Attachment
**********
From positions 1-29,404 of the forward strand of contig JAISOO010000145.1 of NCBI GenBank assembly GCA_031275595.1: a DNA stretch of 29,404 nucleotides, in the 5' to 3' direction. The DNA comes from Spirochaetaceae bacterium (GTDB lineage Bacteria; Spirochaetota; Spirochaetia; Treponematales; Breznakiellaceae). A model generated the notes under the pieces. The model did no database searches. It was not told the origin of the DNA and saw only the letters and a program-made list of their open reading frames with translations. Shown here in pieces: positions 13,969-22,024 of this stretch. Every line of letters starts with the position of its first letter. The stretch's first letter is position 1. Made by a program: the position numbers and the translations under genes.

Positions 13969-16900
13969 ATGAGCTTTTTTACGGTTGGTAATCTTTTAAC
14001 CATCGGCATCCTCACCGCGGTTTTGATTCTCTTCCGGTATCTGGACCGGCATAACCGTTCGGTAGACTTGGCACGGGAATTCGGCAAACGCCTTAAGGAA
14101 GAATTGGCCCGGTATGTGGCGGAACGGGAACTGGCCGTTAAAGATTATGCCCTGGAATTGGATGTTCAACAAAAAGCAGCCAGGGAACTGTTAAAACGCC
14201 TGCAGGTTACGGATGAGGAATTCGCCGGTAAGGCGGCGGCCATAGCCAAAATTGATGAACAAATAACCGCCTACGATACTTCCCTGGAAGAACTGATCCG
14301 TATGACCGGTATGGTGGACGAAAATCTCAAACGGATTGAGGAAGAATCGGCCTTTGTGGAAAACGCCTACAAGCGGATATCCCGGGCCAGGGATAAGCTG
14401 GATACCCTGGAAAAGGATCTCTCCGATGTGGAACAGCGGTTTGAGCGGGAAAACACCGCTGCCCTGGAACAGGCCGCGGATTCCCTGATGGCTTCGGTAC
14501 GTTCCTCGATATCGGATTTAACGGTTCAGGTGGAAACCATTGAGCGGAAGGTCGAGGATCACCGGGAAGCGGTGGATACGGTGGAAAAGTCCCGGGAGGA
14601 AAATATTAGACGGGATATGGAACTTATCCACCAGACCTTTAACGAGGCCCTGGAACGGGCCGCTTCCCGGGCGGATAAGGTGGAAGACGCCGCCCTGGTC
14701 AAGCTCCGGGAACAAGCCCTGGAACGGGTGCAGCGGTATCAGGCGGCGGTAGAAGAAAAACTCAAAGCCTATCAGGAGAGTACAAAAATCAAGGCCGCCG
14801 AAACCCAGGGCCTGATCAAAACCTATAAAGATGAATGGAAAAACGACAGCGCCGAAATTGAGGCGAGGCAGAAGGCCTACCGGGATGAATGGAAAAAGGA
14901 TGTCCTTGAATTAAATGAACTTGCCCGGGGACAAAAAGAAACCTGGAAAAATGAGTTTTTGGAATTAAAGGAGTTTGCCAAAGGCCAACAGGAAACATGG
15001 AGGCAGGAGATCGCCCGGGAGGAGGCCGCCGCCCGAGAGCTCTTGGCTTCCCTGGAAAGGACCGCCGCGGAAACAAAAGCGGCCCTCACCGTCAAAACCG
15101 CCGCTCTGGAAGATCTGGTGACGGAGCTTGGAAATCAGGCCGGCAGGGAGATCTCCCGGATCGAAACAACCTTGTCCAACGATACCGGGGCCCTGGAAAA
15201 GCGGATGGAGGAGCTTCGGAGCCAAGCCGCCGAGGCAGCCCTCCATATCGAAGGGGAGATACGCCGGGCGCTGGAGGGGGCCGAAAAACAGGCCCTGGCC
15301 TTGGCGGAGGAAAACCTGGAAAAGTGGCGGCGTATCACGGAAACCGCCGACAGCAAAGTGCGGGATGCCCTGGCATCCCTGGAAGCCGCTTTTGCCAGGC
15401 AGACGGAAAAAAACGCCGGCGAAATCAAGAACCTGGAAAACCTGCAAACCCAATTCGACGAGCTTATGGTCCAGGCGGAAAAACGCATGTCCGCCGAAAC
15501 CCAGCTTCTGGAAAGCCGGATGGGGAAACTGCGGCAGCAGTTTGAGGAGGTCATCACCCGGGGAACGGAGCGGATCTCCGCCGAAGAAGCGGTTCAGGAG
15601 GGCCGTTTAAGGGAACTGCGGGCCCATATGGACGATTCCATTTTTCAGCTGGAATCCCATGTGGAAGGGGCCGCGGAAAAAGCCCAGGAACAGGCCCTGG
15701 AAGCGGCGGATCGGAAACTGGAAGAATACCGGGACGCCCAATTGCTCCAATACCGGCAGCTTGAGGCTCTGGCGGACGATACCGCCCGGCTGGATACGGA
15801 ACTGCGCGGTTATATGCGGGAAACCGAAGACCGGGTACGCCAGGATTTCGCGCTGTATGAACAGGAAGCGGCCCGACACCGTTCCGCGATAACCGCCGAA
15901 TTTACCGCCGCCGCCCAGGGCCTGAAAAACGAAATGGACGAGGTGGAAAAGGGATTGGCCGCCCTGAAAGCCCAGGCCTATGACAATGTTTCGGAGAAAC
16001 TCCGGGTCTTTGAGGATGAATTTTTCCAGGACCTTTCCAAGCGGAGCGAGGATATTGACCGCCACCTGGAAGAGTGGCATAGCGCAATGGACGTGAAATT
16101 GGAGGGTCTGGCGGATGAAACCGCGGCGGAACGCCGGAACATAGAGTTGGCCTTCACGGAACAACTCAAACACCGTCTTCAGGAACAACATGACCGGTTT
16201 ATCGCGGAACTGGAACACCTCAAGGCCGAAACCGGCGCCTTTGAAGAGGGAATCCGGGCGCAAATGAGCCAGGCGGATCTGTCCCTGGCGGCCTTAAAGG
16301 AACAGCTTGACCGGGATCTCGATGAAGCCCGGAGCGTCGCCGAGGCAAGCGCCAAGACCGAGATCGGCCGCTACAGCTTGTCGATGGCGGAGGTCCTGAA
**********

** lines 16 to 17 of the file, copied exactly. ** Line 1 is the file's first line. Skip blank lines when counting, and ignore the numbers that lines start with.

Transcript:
15201 GCGGATGGAGGAGCTTCGGAGCCAAGCCGCCGAGGCAGCCCTCCATATCGAAGGGGAGATACGCCGGGCGCTGGAGGGGGCCGAAAAACAGGCCCTGGCC
15301 TTGGCGGAGGAAAACCTGGAAAAGTGGCGGCGTATCACGGAAACCGCCGACAGCAAAGTGCGGGATGCCCTGGCATCCCTGGAAGCCGCTTTTGCCAGGC